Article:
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I am an employer and may need to furlough, reduce the working hours, or reduce salaries of my staff. Can my L-1 employees work part-time? Can they be furloughed?

By April 28, 2020March 29th, 2021COVID-19

Covid-19 has changed the rules for travel, engagement and employment. Many companies have started to reduce wages and put staff on leave, and some companies have reduced hours or terminated employees.

Employers are facing difficult questions about how to proceed in light of Covid-19, including how to handle reduced schedules or furloughs for employees with work visas. For certain visa categories such as H-1B and E-3 visas, there are wage obligations that can make it more difficult to take steps such as reducing wages, or furloughing employees. However, employees on other work visas, such as the L-1, E-1, E-2, O  or TN visa, are not subject to the same strict wage obligations.

If my employee is on an L-1 visa, can their hours be reduced? Can they work part-time?

The most important consideration for an L-1 employee is whether they are still performing the job duties that classify them as an executive, managerial or specialized knowledge employee. For example, if the employee was working as a specialized knowledge worker in an engineering role, the employer could not transfer the employee to another department to do purely administrative work and continue to employ them. However, if the employee’s hours and/or salary are temporarily reduced but the job duties remain the same and there is an expectation that the role will resume as normal in the future, the temporary reduction in hours or wages would be allowed. If the change to part-time work would be permanent, then the employer could consider filing an amended L-1 petition to update U.S. Citizenship & Immigration Services on the changes to the terms and conditions of employment.

What about unpaid leaves of absence? Can L-1 employees be furloughed?

L-1 employees are allowed to take voluntary leaves of absence, for example, for parental leave, sick leave, to take care of an ill family member or for other personal reasons. If your company authorizes a voluntary unpaid leave of absence this should be documented in the employee’s personnel file and the period of absence should be reasonable. If the leave of absence is an involuntary leave of absence required by the employer and the employee is no longer performing any work for the employer, this could be an issue, as the L-1 employee is arguably not maintaining their L-1 status. L-1 visa holders whose employment ends are eligible for grace periods of up to 60 days. If the L-1 employee is in the U.S. in their grace period and you are able to hire them back under the same terms and conditions as outlined in the L-1 application, this would arguably be permitted as long as the underlying L-1 petition was still valid.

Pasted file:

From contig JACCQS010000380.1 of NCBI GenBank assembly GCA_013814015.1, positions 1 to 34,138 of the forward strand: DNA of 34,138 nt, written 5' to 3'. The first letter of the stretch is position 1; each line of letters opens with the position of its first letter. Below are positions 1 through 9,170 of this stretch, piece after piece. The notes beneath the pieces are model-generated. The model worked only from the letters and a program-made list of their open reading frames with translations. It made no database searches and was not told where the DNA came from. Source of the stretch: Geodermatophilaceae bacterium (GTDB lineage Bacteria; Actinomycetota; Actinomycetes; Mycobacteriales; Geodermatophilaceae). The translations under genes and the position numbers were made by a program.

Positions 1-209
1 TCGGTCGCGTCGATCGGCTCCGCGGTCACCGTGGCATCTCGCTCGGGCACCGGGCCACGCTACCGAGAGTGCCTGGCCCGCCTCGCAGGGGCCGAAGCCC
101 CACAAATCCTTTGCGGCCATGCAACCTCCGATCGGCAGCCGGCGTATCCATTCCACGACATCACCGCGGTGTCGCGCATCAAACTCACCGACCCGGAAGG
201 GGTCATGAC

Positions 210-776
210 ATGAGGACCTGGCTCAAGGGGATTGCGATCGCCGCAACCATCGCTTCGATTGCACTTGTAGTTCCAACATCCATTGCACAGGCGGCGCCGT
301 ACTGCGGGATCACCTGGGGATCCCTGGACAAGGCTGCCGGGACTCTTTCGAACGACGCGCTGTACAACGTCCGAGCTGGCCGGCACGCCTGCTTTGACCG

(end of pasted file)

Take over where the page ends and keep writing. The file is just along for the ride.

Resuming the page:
Can I decrease L-1 employees’ salaries?

Immigration regulations require that companies file amended petitions to reflect any material changes in the terms and conditions of employment or the alien’s eligibility as specified in the original approved petition. The salaries of L-1 employees are disclosed in the L-1 petitions that are submitted to USCIS and  USCIS may look at the salary as one of the factors when assessing whether the employee qualifies for the L-1A (manager/executive) visa or L-1B specialized employee visa.

For example, if your employee was coming to the U.S. as an executive, and his/her salary was $30,000 per year, USCIS could question whether he/she is coming to the U.S. to perform executive duties. However, in contrast to the H-1B visa, employers sponsoring L-1 employees are not required to submit a Labor Condition Application (“LCA”) for the L-1 visa and are not required to pay the L-1 employee a particular wage.

What happens if your company indicated in the L-1 petition that it will be paying an L-1 employee $150,000 but now needs to decrease the employee’s salary?

As discussed above, there is an argument that if the decrease in the employee’s salary is only temporary and the job duties remain the same, this is not a material change and therefore does not require the employer to file an amended L petition. However, if the change in salary is long-term or permanent and would be material (e.g. the employee’s salary decreased 80%), the company should consider filing an amended petition.

You can find key immigration information related to the Corona Virus below.

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